All the political dialogue the past few days makes me just want to step outside and spit. I need a breather; need to write about something less intense. And since several have asked about Kingdom themes in Alice in Wonderland, I think I’ll have a go. The new Disney movie is my one and only exposure to Wonderland, so please be forgiving if I miss something or get it all messed up.
God writes His kingdom story into every human heart. He seems to imprint it on our DNA as a way of drawing us back to Himself and into His own epic Story. In fact I’m quite certain that we humans judge the merits of our stories by how much they resonate with the kingdom template imprinted in our genes. Alice certainly had the Story written in her heart from her earliest memory, and when at last she entered Wonderland, she knew exactly where she was. She had “been there” all along in her dreams.
Here at the bottom of the rabbit hole is a kingdom that has fallen, much like planet earth, under the power of an evil ruler. The land has been ruined and it’s creatures terrorized by the manipulative Queen of Hearts. “Off with their heads” to all who resist her demands. The kingdom needs rescuing, and not just anyone can do it.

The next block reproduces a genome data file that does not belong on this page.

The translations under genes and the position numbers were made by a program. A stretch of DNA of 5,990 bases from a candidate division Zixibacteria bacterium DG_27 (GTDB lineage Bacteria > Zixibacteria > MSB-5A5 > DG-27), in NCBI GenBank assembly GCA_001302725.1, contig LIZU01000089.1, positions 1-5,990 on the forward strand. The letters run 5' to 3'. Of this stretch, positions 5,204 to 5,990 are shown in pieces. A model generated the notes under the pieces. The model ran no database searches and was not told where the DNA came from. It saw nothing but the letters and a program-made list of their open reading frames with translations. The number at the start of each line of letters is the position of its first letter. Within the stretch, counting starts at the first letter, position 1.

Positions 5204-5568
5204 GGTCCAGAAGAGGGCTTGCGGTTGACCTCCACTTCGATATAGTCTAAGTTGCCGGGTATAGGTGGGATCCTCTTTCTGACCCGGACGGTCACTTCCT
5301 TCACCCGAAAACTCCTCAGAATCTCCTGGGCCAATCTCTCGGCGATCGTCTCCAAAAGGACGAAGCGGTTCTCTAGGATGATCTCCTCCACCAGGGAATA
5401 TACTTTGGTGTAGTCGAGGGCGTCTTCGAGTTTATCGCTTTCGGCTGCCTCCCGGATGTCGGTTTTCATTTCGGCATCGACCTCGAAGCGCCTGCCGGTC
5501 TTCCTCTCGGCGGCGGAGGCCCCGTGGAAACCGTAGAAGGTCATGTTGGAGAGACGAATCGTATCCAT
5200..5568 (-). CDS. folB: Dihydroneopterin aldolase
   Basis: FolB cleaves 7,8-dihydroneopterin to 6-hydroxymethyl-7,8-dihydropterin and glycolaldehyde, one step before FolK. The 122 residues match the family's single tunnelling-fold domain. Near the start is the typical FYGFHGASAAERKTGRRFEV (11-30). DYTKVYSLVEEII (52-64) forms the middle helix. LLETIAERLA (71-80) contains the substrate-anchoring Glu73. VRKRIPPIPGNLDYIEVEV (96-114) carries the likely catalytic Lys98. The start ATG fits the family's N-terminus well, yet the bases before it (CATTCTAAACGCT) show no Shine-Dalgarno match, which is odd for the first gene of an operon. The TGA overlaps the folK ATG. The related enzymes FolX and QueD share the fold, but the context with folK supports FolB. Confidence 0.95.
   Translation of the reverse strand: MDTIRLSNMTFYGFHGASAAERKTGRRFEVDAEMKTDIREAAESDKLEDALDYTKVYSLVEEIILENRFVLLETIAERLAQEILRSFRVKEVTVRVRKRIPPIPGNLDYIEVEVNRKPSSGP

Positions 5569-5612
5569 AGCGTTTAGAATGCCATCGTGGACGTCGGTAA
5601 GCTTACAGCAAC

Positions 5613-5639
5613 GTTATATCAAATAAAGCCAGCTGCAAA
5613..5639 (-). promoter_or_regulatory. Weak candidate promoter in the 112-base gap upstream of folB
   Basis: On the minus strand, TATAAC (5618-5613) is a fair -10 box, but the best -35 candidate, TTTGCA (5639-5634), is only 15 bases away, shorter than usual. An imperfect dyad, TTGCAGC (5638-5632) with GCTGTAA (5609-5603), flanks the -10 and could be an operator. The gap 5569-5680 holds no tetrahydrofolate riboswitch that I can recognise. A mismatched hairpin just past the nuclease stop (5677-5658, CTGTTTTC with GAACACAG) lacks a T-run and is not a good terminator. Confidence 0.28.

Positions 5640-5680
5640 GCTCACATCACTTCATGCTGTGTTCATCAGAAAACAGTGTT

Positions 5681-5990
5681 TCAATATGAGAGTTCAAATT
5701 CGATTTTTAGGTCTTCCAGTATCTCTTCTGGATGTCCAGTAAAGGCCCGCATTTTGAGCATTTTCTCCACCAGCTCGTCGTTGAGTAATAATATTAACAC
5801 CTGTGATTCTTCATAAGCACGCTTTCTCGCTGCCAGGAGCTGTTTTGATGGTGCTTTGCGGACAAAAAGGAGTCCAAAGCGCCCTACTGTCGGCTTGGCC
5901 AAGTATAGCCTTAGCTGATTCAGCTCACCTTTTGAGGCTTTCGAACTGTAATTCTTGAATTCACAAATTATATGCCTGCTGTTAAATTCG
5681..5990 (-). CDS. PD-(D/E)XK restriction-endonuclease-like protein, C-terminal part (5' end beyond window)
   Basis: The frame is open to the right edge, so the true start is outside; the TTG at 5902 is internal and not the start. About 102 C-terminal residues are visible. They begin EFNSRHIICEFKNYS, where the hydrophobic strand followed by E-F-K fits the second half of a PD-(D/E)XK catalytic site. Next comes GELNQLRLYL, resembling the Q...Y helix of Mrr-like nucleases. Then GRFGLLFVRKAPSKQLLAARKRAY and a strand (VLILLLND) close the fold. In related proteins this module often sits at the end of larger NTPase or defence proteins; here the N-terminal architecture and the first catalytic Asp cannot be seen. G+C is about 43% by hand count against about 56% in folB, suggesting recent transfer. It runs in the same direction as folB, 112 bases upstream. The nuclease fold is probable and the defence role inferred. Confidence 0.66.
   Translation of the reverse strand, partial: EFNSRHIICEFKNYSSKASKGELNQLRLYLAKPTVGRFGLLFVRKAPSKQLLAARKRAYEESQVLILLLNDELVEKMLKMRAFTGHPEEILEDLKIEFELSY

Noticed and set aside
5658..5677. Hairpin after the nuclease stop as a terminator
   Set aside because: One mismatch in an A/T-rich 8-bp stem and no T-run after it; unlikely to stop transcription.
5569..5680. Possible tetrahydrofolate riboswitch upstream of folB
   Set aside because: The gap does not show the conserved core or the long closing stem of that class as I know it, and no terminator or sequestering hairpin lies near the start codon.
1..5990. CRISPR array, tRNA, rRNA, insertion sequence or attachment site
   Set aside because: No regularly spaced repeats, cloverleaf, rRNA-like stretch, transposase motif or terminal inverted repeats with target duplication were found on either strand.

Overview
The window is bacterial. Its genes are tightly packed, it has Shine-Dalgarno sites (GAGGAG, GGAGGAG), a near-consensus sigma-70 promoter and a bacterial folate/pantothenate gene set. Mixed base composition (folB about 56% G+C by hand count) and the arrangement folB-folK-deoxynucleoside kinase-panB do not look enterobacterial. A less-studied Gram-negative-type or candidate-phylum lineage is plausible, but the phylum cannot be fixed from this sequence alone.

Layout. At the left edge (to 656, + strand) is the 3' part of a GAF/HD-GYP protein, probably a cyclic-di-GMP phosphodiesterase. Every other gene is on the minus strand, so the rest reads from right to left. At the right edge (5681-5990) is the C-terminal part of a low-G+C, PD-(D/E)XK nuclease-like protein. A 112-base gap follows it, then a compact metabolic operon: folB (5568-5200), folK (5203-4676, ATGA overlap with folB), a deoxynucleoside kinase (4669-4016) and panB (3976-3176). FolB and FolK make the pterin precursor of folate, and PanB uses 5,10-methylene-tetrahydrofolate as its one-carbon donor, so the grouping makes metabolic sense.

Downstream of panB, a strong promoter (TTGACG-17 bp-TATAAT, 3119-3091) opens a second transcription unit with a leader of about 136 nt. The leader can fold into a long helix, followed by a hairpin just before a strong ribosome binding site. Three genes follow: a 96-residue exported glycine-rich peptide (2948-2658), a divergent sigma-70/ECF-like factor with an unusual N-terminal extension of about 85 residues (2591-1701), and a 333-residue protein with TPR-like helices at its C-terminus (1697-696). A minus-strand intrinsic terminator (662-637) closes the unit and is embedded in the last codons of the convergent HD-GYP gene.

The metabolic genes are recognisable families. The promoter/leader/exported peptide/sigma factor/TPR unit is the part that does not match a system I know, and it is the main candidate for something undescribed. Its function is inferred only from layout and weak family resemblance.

So Alice is summoned from the outside world, much like Christ, to enter into the kingdom with a clear purpose of redeeming it. Even the Rabbit-hole prophets have foretold it all in their ancient scroll. Like Jesus, Alice befriends the creatures of Wonderland, and because of her love for them, (especially the Mad Hatter), hazards the castle of the Queen of Hearts on a daring rescue mission.
Much like Satan, the power of the Queen is merely an illusion. It’s a pretense of power backed only by her control of the Jabberwocky. And of course the Jabberwocky is very much like the beast of Revelation 19. The story culminates with Alice confronting the beast in faith, (“Sometimes I believe as many as six impossible things before breakfast”), and victoriously bringing it down to destruction. With evil dethroned, and the creatures of Wonderland liberated from slavery and fear, we’re left with the distinct image of Wonderland restored in “righteousness, peace, and joy.” (Romans 14:17)
Did Lewis Carroll consciously incorporate these Biblical images into his story? I doubt it. Most story writers have no such intention. But the fact is, it’s nearly impossible to write a good story without rich images of the Kingdom. The heart understands these things even when the mind misses it.